Reform, Conservative Judaism Flourish Under the Radar in Israel

Local governments are increasingly willing to back institutions that promote Jewish pluralism.

Ilan Assayag

These are not good days for Jewish pluralism in Israel. Or so it would seem.

Since the new government was sworn in four months ago, it has effectively rolled back all progress in conversion reform and ended any and all discussion of changes to Israel’s marriage and divorce laws. Given the political clout of its religious coalition partners, the government knows better these days than to challenge the control of the Orthodox-run Chief Rabbinate over these fundamental aspects of civil life in the country.

Yet paradoxically, as the Orthodox establishment increasingly calls the shots in the national arena, a quiet rebellion is underway at the local government level. The unprecedented number of non-Orthodox Yom Kippur services scheduled to be held next week in congregations and prayer groups around the country — all with the support and blessing of municipalities and city councils — testifies to this phenomenon.

“What we are seeing is a quiet revolution that is taking place in the local arena,” says Gilad Kariv, executive director of the Reform movement in Israel. “It’s a bottom-up phenomenon.”

Local governments are increasingly willing to underwrite institutions that promote Jewish pluralism. They make worship space available during the High Holy Days for non-Orthodox groups, allow them to hold outdoor services in public spaces and provide the movements, free of charge, with land to build their own synagogues. Municipalities collaborate on cultural projects and local schools run non-Orthodox religious events and programs, such as bar- and bat-mitzvah preparatory classes.

Michal Fattal

“These are the sort of things that a decade or two ago, it would take us years to achieve, and then only after battling it out in court,” notes Kariv.

Rakefet Ginsburg, the director of community outreach at the Conservative/Masorti movement, agrees. “Discussions with municipalities are much less confrontational these days,” she says. “There’s an openness and willingness to cooperate that simply didn’t exist before. When we come with requests to the municipalities, they know us already, and therefore we no longer have to explain to them basic things like the fact that we are also Jewish.”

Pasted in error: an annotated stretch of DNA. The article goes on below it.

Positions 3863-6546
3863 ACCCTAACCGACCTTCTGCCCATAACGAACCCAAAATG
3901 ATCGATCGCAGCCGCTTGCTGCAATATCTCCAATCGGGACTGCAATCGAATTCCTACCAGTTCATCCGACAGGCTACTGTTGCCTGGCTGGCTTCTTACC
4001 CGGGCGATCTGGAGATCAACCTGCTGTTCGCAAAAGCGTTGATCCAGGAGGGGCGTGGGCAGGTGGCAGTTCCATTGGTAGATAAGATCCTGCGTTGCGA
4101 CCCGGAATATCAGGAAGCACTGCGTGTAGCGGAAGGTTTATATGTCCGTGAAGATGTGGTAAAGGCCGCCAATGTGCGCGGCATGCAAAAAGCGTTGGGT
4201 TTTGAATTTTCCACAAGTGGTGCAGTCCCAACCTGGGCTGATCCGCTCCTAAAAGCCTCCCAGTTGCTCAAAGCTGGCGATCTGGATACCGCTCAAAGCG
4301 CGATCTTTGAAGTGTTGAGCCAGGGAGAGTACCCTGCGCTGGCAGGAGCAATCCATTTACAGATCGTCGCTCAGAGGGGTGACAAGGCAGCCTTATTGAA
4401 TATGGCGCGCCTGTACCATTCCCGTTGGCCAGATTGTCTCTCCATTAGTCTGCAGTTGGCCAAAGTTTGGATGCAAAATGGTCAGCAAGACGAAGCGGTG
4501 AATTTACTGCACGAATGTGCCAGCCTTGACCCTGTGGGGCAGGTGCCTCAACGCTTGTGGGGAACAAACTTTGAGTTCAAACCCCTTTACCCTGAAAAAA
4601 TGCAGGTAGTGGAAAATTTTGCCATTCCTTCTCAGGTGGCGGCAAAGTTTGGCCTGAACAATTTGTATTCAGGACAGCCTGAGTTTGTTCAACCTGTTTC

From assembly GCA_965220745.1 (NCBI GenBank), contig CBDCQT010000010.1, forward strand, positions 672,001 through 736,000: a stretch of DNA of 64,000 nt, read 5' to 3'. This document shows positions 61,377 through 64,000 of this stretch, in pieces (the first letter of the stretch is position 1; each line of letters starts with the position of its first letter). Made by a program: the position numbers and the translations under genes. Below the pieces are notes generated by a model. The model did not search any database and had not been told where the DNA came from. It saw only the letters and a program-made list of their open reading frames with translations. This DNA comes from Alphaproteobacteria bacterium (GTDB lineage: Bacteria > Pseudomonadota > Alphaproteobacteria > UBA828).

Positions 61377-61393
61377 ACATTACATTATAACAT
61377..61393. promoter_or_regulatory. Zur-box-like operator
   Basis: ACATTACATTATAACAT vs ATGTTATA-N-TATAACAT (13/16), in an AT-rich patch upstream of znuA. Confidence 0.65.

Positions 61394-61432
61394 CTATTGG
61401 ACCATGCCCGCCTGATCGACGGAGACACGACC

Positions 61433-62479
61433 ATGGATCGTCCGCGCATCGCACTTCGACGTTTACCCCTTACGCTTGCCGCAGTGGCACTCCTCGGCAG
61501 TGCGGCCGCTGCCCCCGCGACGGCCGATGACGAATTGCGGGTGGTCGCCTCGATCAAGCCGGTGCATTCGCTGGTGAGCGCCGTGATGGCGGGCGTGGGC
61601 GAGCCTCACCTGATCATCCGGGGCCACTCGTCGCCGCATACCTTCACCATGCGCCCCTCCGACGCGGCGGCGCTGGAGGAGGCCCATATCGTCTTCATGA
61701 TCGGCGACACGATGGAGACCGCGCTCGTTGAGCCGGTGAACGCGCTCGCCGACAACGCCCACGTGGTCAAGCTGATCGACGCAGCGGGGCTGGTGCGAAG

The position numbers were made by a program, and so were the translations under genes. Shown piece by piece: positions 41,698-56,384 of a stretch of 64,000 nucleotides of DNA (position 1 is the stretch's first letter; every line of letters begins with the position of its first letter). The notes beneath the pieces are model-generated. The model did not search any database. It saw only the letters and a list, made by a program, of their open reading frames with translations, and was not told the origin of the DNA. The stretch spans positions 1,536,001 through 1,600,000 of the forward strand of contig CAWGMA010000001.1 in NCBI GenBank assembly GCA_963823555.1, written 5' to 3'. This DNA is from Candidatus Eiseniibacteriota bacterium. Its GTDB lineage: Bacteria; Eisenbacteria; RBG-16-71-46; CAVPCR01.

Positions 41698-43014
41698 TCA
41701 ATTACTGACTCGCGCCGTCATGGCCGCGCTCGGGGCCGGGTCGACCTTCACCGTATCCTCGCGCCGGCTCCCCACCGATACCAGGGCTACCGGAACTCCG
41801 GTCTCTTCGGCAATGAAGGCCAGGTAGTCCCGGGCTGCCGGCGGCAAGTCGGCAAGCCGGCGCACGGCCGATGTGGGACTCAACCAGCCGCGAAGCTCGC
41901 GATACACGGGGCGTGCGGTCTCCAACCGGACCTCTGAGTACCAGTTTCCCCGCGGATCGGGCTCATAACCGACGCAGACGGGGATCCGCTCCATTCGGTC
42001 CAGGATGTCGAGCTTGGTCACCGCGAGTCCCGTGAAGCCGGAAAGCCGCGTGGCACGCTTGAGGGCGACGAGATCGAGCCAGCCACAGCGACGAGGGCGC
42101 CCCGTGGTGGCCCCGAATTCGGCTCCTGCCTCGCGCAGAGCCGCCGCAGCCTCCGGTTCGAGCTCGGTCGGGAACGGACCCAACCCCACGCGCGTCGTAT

This change in attitude, says Ginsburg, explains the growing number of Conservative/Masorti groups that have sprouted up around the country in recent years. “We’re talking about five to seven new groups a year, and that could mean anything from a prayer group that meets on a weekly basis to an ad hoc group that holds a one-time event or activity.”

The beneficiaries have been not only the established non-Orthodox movements — the Reform and Conservative/Masorti streams of Judaism — but also unaffiliated groups associated with the Jewish renewal movement, observers say.

An indication of how widely Jewish pluralism is being embraced by local governments was the landmark decision taken two months ago by the Jerusalem city council — which has a large number of ultra-Orthodox representatives — to allocate funding to institutions that promote religious diversity. In a first-of-its-kind decision, the city approved funding for a host of institutions, including the Reform movement’s Hebrew Union College, Elul — a flagship center of the Jewish Renewal movement — and the Jerusalem Secular Yeshiva.

One explanation for why Jewish pluralism has succeeded locally where it has struggled nationally involves the nature of local government. “It is much harder for the city council or a mayor to turn away a group of citizens when they come with a request,” notes Sharon Orshalimy, a councilor from Givatayim who is also active in the local Conservative congregation. “The city government has to be more responsive to grassroots initiatives,” she adds.